Farm to Plate Strategic Plan
By many accounts, Vermont has developed the most comprehensive statewide food system plan in the country and the ﬁrst of its kind in New England.
In 2009, Farm to Plate Investment Program legislation was signed into law and tasked the Vermont Sustainable Jobs Fund (VSJF) with the creation of a ten year Farm to Plate Strategic Plan to:
- increase economic development in Vermont’s farm and food sector;
- create jobs in the farm and food economy;
- improve access to healthy local food for all Vermonters.
Chapter 1 of the Farm to Plate Strategic Plan provides an overview of the development process VSJF used to work with over 1,200 farmers, producers, technical assistance providers, and farm and food sector industry leaders to create Vermont's food sytem plan. Chapter 2: Getting to 2020 highlights 25 goals and dozens of strategies to strengthen and grow Vermont’s food system, as well as the progress to reach those goals. The Plan explores the major issues impacting Vermont’s food system through analysis of high impact leverage areas in Chapter 3 and broader cross-cutting issues in Chapter 4.
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Explore Vermont's Food System
Chapter 3 Overview
The components of Vermont’s food system are explored in depth over the course of seven sections in Chapter 3. Each section focuses on current conditions, analyzes gaps and barriers to strengthening Vermont’s food system, identifies emerging opportunities, and provides a series of objectives and strategies aimed at reaching the 25 goals presented in Chapter 2.
3.1: Consumer Demand
This section attempts to answer these questions: Can Vermont feed itself? How much money is spent on local food purchases in Vermont? This section describes where our food comes from and where people buy food, and outlines key variables for understanding how to boost consumer demand for local food products. This section also reviews programs that provide consumer education and community outreach on food issues (e.g., food access programs), and documents some contemporary examples of the marketing of Vermont’s food system to local and regional consumers.
3.2: Farm Inputs
This section focuses on resources such as land, soil, fertilizer, animal feed, seed, labor, equipment, energy, and farm input businesses that are essential for food production, as well as opportunities for reducing farm production expenses.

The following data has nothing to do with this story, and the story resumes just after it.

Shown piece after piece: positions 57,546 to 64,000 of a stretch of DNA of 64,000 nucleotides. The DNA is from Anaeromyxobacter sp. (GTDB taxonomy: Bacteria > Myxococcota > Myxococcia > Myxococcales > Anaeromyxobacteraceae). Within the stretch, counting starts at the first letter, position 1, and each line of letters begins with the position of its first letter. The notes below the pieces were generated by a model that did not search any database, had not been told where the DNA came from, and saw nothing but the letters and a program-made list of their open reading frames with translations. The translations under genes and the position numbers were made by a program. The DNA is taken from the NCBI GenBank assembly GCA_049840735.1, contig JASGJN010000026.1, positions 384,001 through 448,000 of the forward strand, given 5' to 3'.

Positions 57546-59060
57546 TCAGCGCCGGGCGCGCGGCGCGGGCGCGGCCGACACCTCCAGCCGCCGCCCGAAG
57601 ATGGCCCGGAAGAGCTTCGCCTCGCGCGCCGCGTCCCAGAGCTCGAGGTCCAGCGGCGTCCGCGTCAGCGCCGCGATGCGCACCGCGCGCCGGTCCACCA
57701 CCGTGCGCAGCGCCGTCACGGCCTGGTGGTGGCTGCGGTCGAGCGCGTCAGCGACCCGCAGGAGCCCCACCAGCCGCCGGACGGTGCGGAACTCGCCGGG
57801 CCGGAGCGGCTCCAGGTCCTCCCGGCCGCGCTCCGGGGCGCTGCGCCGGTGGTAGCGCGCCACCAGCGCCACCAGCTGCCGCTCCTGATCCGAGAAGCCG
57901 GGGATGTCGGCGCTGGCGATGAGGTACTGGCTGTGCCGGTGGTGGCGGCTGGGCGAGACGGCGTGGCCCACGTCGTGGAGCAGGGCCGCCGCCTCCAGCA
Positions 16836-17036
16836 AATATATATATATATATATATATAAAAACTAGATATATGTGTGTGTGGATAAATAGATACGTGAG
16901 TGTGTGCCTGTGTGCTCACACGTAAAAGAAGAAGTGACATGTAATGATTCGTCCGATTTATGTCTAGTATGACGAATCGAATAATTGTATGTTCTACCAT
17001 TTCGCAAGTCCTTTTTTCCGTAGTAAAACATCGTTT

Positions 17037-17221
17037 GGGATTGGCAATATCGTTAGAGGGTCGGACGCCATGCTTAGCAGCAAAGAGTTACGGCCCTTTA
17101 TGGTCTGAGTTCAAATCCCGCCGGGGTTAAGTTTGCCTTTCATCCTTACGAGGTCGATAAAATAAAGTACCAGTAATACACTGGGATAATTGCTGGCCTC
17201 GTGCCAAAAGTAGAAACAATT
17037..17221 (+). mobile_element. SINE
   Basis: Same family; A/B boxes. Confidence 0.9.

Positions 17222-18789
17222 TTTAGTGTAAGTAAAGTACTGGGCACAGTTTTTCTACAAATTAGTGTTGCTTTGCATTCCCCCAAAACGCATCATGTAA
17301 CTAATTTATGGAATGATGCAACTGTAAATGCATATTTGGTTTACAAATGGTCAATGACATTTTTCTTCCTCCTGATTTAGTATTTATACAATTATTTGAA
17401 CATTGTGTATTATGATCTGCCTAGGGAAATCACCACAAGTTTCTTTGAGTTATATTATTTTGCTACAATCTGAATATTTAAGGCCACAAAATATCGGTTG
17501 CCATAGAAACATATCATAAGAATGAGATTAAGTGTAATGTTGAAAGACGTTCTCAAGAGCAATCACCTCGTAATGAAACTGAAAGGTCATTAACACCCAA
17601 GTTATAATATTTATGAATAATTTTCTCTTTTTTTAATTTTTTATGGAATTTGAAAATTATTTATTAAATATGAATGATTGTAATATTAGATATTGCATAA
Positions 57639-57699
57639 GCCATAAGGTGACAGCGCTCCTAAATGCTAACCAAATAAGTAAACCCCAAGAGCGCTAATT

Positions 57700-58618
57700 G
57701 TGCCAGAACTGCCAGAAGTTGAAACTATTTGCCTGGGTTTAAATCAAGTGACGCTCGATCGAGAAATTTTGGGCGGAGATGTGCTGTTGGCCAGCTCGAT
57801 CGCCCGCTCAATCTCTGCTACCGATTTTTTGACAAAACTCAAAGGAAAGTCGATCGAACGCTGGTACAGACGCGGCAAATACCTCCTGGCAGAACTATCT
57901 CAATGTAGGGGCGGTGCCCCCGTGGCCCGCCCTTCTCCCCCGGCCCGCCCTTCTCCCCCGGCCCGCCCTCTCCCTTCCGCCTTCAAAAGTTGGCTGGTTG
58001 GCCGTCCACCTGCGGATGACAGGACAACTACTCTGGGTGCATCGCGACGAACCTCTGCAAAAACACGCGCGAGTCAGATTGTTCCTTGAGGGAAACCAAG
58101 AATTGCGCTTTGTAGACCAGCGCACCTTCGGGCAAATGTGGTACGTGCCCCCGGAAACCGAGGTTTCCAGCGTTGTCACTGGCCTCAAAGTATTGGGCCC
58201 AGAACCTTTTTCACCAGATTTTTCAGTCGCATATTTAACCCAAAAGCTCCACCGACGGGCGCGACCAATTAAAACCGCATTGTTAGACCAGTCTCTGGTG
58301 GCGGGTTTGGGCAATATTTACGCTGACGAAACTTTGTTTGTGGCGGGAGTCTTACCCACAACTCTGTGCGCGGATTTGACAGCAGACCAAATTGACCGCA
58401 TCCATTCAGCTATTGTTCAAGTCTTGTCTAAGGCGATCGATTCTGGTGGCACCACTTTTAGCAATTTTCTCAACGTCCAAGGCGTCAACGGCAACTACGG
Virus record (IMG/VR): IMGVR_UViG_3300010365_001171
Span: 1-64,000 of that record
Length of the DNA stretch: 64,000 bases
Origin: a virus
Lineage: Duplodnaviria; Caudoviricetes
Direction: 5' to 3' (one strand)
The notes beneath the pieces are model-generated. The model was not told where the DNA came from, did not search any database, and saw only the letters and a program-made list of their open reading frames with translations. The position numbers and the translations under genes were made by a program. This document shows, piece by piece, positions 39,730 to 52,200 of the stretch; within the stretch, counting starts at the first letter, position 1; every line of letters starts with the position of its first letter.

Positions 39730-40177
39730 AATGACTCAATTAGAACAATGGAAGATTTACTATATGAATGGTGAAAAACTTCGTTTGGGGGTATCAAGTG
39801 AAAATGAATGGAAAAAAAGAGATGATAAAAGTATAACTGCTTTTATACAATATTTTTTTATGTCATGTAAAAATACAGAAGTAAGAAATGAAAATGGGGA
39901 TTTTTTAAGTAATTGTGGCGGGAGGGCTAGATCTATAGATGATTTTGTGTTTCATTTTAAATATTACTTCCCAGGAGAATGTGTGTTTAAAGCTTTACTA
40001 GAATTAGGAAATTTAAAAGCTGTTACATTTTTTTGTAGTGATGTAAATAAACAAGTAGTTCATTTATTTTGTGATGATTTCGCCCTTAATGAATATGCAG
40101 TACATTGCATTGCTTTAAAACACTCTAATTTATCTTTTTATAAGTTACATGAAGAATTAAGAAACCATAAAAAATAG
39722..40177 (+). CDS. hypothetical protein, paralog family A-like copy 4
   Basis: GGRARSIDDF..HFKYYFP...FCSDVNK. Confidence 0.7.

3.3: Food Production
This section looks at issues impacting growing and raising food products in Vermont, including expanding food production for local and regional markets. Major categories include dairy production, livestock grown for meat, maple syrup, fruits and vegetables, grains, honey, beer, hard cider, spirits, wine, and fish.
Food Processing & Manufacturing
3.4: Food Processing & Manufacturing
This section provides an overview of issues and challenges in food processing and manufacturing that were voiced during the F2P planning process, as well as examples of challenges and opportunites drawn from current examples in the state.
Aggregation, Distribution, and Storage
3.5: Aggregation, Distribution, and Storage
Vermont has the potential to significantly increase food production in-state. Wholesale distribution and storage is an important part of supplying all markets, from restaurants to supermarkets. What does Vermont's wholesale distribution look like, and is the current system a limiting factor to Vermont farmers and food enterprises reaching local and regional markets? Are there sufficient storage facilities in the state to meet current and future demand? This section will analyze the process of aggregating and delivering food from the primary producer to end consumers at supermarkets, restaurants, schools, convenience or general stores, and other retail outlets.
3.6: Retail Distribution
Can Vermont's farm and food producers access local and regional markets? What is needed to improve access to these markets? This section covers the variety of locations where Vermonters purchase food, such as grocery stores, country stores, food co-ops, farmers’ markets, CSAs, restaurants, superstores, schools, and hospitals.
3.7: Nutrient Management
This section explores the management of food waste, livestock manure, fertilizer, and other inputs in order to minimize the negative impacts of nutrient losses on the environment and to provide sufficient nutrients for crop and animal growth throughout their life cycles.